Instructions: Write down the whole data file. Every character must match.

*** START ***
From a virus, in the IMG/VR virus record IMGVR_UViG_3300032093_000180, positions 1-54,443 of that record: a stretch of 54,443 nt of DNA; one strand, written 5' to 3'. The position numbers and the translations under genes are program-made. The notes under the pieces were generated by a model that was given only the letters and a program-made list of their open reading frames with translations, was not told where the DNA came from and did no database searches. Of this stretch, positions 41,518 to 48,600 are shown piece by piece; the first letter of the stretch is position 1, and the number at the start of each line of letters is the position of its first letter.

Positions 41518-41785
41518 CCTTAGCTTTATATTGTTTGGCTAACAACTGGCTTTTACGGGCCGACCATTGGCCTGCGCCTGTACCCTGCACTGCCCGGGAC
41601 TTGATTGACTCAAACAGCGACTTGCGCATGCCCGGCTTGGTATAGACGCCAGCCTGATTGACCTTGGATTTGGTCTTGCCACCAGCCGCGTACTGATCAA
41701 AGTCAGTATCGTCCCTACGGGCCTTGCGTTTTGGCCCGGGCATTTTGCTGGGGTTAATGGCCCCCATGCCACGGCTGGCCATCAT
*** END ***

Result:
From a virus, in the IMG/VR virus record IMGVR_UViG_3300032093_000180, positions 1-54,443 of that record: a stretch of 54,443 nt of DNA; one strand, written 5' to 3'. The position numbers and the translations under genes are program-made. The notes under the pieces were generated by a model that was given only the letters and a program-made list of their open reading frames with translations, was not told where the DNA came from and did no database searches. Of this stretch, positions 41,518 to 48,600 are shown piece by piece; the first letter of the stretch is position 1, and the number at the start of each line of letters is the position of its first letter.

Positions 41518-41785
41518 CCTTAGCTTTATATTGTTTGGCTAACAACTGGCTTTTACGGGCCGACCATTGGCCTGCGCCTGTACCCTGCACTGCCCGGGAC
41601 TTGATTGACTCAAACAGCGACTTGCGCATGCCCGGCTTGGTATAGACGCCAGCCTGATTGACCTTGGATTTGGTCTTGCCACCAGCCGCGTACTGATCAA
41701 AGTCAGTATCGTCCCTACGGGCCTTGCGTTTTGGCCCGGGCATTTTGCTGGGGTTAATGGCCCCCATGCCACGGCTGGCCATCAT